The Crossing

"The Crossing" tells of two Dutch girls in 1970 who come looking for work on the DFDS ferry- it is In North Shields they meet Mickey Boom Boom McCabe a local boxer who helps them find digs in Whitley Bay- one of the girls becomes romantically involved with Nigel Worthington a local business man and crook when she is working with her friend in the Rex Hotel as a receptionist. Worthington set up another boxer Jeff Decker when Jeff goes to collect a strange package he opens it to discover two kilo's of coke. He recuts the coke and sells it. Worthington finds out and Jeff ends up in hospital with a broken jaw and several ribs. Mickey McCabe rallies his boxing friends together where they mete out their kind of punishment- Mickey is forced to move to London and gets involved with the underworld after Worthington seeks revenge- Can Mickey fulfil his dream and become the welterweight champion of the world- in this story which will take you around the North East - London and Zaandam in Holland.

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Terry asked if Mickey was ready to step up in class and Mickey just told him to bring them on over the next two months Mickey disposed of eight opponents including the Dutch welterweight champion Ronnie Van Der Walt in two rounds in Westpoort in front of his own crowd.

He now had a British Title fight against Johnny Adelphi at Earls Court on the 4th of February. His training intensified because this fight was over twelve rounds and Johnny Adelphi carried a wallop himself. His twenty six fights hadn’t gone past the seventh round. They practiced defensive techniques and how to quicken up his feet. They tied weighted straps to his ankles whilst he was out running and in the gym so that on the night his legs felt even lighter. Mickey’s body was cut to the bone and every muscle stood out as if he’d been chiselled out of granite.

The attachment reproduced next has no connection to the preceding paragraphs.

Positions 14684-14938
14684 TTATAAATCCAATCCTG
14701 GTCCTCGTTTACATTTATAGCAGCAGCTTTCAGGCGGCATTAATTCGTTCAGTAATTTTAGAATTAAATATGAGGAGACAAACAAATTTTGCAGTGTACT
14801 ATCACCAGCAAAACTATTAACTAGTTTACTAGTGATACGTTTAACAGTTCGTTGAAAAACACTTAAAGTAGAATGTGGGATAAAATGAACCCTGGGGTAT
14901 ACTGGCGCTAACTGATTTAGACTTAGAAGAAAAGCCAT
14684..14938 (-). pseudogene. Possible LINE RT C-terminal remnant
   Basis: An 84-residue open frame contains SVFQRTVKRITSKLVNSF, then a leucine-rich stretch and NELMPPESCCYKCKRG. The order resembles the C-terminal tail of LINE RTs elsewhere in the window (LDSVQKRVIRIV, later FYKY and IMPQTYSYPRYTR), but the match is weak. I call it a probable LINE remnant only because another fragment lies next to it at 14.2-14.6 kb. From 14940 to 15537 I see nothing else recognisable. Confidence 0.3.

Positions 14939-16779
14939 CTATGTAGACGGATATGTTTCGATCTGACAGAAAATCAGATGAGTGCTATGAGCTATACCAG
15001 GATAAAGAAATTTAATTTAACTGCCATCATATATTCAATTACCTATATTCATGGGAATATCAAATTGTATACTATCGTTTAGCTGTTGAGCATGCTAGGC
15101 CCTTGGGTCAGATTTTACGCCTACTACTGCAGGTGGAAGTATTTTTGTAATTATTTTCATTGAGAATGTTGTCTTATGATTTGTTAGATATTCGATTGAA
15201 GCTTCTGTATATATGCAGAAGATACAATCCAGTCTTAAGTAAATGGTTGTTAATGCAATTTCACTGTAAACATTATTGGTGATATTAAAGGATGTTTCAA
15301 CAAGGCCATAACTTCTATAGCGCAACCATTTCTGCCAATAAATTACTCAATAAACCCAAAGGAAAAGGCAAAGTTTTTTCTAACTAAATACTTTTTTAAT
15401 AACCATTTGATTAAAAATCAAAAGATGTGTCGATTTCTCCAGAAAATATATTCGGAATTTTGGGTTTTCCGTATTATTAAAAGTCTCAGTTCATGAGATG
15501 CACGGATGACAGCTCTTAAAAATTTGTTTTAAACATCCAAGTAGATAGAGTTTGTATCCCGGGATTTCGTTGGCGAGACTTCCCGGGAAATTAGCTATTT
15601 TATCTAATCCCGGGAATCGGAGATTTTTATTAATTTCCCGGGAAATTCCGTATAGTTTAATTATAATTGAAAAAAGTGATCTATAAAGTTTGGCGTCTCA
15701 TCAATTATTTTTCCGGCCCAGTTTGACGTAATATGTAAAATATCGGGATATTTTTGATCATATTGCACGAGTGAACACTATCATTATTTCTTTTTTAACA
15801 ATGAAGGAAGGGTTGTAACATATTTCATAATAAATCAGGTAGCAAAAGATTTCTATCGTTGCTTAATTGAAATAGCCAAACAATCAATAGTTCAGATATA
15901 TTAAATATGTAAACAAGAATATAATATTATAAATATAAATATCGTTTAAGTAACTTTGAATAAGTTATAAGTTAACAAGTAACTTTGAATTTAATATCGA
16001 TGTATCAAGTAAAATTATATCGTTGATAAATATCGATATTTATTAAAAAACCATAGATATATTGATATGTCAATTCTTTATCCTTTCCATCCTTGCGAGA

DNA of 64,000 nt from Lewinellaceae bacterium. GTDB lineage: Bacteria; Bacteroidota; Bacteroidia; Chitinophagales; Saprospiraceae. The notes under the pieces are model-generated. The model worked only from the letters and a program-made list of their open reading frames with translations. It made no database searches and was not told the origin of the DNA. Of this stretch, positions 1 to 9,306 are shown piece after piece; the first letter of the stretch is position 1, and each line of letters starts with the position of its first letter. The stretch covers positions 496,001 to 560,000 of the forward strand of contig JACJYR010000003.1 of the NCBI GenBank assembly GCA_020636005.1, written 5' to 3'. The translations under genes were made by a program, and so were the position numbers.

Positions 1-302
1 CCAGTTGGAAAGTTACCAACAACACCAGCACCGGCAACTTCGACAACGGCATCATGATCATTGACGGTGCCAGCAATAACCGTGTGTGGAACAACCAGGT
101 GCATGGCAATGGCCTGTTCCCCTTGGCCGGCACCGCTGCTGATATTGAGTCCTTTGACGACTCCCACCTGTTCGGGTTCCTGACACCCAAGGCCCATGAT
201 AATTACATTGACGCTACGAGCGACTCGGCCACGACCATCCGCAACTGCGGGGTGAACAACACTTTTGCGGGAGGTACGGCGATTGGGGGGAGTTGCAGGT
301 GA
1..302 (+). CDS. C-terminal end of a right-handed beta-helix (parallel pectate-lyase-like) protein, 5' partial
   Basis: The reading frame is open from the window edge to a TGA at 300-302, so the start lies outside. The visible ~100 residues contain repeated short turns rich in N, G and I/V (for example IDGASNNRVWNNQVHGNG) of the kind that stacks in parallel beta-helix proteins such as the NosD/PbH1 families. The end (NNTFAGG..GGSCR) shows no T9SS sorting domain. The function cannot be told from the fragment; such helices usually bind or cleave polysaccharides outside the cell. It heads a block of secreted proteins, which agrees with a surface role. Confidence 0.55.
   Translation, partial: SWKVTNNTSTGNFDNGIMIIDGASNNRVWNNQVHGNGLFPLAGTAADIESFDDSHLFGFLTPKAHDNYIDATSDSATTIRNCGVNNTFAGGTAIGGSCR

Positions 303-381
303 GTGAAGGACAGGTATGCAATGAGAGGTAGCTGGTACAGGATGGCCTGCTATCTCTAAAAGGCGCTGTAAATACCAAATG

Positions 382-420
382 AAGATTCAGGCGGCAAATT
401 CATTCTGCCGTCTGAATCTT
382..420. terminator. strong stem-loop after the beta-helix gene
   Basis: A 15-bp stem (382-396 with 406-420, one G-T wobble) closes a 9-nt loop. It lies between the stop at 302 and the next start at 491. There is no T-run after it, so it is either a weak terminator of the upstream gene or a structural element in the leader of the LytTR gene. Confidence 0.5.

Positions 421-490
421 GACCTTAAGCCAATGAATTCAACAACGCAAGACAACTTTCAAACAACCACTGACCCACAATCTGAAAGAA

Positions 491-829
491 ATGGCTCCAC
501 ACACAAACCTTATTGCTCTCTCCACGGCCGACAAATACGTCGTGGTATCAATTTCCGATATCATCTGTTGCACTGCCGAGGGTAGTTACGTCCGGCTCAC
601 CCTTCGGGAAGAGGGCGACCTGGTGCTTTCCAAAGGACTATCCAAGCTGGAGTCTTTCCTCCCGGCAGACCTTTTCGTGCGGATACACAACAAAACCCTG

His abdominals were as tight as a drum the six pack showed the hours of sit ups and the pounding of the medicine ball. His biceps bulged and his back cut a fine V.

Johnny Adelphi was naturally muscled. His father was from Ghana but his mother was born in England. He was born in Stepney in 1950. Both fighters warmed up and waited for their call to make their way to the ring. The sound of Stevie Wonder’s “Living for the City” played as Johnny shuffled to the ring. Terry had a word with a friend of his who was a music producer and he told Rod Argent that Mickey McCabe used his song as his walk on tune. “Really said Rod, yeah and he’s fighting for the British title on Saturday night.’

As Mickey made ready to make his ring entrance the stage curtains went back and argents drum beat sounded then they walked out onto the stage and played live.

The crowd went wild, cheering as Mickey Shuffled to the ring for the biggest moment of his life.

He climbed into the ring then waved at Rod Argent then the crowd. There were fans from North Shields who included his school friends, Eric Clark and Joe Myers his amateur coaches who held up the coat of arms from North Shields with a small sailing vessel with a miner on the left and a sailor on the right. 1849 and in Latin read Messis Ab Altis. “Harvest from the Deep” Mickey felt so proud at that moment looking out at all those people who had made the journey to watch him.

The referee for this one was Harry Gibbs who had come into his dressing room to check the bandages on his hands and gave him a pep talk on the rules before the fight.

He signed the bandages before Mickey was gloved up.

The new Everlast red boxing gloves were laced up on his hands and he banged his hands together then waited for the ring announcer.

 

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